Youth movement leads UConn WBB over Providence
With 6:04 left in the first quarter, Geno Auriemma decided he’d seen enough. With his team trailing 4-0 to Providence, the coach made a hockey-style line change, pulling Aaliyah Edwards, Evina Westbrook and Christyn Williams in favor of Aubrey Griffin, Anna Makurat and Nika Muhl. Soon after, Mir McLean subbed in for Olivia Nelson-Ododa, which left Paige Bueckers as the only starter still in the game.
“I was thinking we need to change the tempo of the game,” Auriemma said of the substitutions. “We need to change the way the game is being played.”
The results came almost immediately. On the next offensive possession after the subs, Bueckers hit a jumper, assisted by Makurat. Then, Griffin put back an offensive rebound off an aggressive drive from Muhl. After that, a pair of Makurat 3-pointers sandwiched a charge drawn by McLean.
In a flash, the Huskies erased a 12-7 deficit – the largest they’ve faced this season – to take their first lead of the game. Providence responded to regain the lead before UConn went ahead for good with 1:35 in the first quarter off a basket from Griffin.
“We put a group of players out there that picked up the tempo and that's what changed the game,” Auriemma said. “It was really that simple.”
After the strong first impression, Auriemma stuck with his young guns en route to a 87-50 win over the Friars. Griffin, Makuart, McLean and Muhl all saw the most action of their respective seasons all while Nelson-Ododa played just 15 minutes and Williams only got 14 – tied for the fewest of her career.
McLean and Muhl had particularly promising performances. While fellow freshmen Bueckers and Edwards have both established themselves as indispensable pieces, McLean and Muhl are still fighting for a consistent spot in the rotation.
Both made a strong case to stay in. The former grabbed three rebounds and two points while the latter set a new career mark with four assists, though she’s still in search of her first points. But to Auriemma, any production they add while on the floor is a bonus.
“We need their energy and that's the one thing I know I'm gonna get from the two of them every day, every practice, every drill. We're going to get that energy from the two of them,” he said. “The other stuff, we may or may not (get) but I think the two of them when they get in, hopefully they do the things that in practice come out as energy players and for now, that's what we need.”
No player stood out more than Griffin. The sophomore had struggled out of the gate this season, often lacking the burst and disruptiveness that made her so effective last year. Some of that could’ve been attributed to a back injury which limited her to just eight points against DePaul, though.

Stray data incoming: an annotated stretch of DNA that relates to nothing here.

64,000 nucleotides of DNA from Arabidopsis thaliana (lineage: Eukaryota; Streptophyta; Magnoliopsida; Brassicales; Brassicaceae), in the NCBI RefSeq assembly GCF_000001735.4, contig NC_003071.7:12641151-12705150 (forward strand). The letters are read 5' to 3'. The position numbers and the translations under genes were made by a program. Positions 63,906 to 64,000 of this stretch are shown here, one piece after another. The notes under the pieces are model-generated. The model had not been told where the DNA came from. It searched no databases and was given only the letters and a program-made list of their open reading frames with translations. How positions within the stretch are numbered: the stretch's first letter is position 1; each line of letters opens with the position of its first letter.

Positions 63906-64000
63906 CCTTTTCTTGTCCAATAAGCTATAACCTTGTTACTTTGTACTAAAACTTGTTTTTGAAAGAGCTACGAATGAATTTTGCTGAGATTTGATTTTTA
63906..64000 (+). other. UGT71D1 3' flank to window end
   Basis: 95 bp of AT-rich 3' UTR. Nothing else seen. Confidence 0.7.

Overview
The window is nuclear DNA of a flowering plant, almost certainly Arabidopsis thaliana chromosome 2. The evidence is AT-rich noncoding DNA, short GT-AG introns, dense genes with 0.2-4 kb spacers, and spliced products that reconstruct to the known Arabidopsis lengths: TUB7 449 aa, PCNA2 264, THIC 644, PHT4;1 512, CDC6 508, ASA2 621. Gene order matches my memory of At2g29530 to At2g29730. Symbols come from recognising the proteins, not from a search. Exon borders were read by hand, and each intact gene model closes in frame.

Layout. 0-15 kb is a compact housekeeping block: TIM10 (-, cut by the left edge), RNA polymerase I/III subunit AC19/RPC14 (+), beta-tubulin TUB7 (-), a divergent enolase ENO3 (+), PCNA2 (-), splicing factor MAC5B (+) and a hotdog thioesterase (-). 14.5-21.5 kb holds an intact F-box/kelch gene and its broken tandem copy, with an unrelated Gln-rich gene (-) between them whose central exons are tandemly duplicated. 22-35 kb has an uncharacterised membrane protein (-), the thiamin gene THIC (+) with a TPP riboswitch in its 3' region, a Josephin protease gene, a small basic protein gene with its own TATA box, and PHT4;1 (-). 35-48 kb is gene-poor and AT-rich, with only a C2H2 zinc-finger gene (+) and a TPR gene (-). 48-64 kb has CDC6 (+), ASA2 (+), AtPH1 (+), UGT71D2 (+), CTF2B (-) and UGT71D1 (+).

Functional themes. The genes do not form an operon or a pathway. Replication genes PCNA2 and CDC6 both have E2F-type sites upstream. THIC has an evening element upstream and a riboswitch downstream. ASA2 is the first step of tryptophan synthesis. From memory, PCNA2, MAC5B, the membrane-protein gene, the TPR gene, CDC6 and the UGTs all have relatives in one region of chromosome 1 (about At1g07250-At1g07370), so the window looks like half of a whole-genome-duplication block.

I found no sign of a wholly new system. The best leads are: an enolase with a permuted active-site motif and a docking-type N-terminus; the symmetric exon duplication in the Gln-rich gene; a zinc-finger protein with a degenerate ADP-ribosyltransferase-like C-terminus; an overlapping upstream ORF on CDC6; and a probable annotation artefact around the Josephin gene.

After a 10-day lay-off, Griffin exploded with her best performance of the year. She grabbed a season-high nine rebounds, eight of which came on the offensive glass – more than the rest of her teammates combined (seven) and as many as she’d gotten all season prior to Saturday.
Griffin also posted 18 points, a season-best and second-most behind Bueckers. Even more impressive, only eight of those points came off an offensive board, which meant the sophomore scored 10 points in the flow of the offense.
Griffin is also a very strong defender. Though the stat sheet only credits her with two steals, she played aggressive defense and often pressed Providence’s ball handler one-on-one the entire length of the court.
“Aubrey played amazing,” Bueckers said. “She had a really good practice the other day. It was just like the game she had today where she was confident making plays on offense and defense. So she had a really great game.”
“This past week, she's had three or four days where she's been really, really, really, really good,” Auriemma added.
Griffin’s ability has never been in question. While this was her best performance as a sophomore, she had already flashed her potential as a freshman with a 25-point, 12-rebound night at Seton Hall and a 15-point, 16-rebound effort against Temple.
The missing piece for Griffin has always been consistency. And one good performance won’t convince Auriemma that she’s found it.
“So if you ask me, ‘What's the difference between Aubrey today than Aubrey yesterday?’ I would tell you I have no idea,” he said. “If you ask me, ‘How will Aubrey be tomorrow, relative to how she was today, I would have no idea. If I did tell you, I'd be lying. So for me, every day I show up and I'm either pleasantly surprised that Aubrey’s like she was today or disappointed that she's not.”
Though Providence is far from the best measuring stick, UConn’s win over the Friars still showed that it can count on its younger players to win games. The Huskies’ three juniors only accounted for 24 of the team’s 87 points despite being responsible for 50.1 percent of the scoring in their first six games. If anything, it proved that Bueckers is the only truly indispensable piece on the roster.
But for a program that’s relied heavily on its five starters in recent years, finally having a deep, well-rounded rotation is certainly a welcome sight.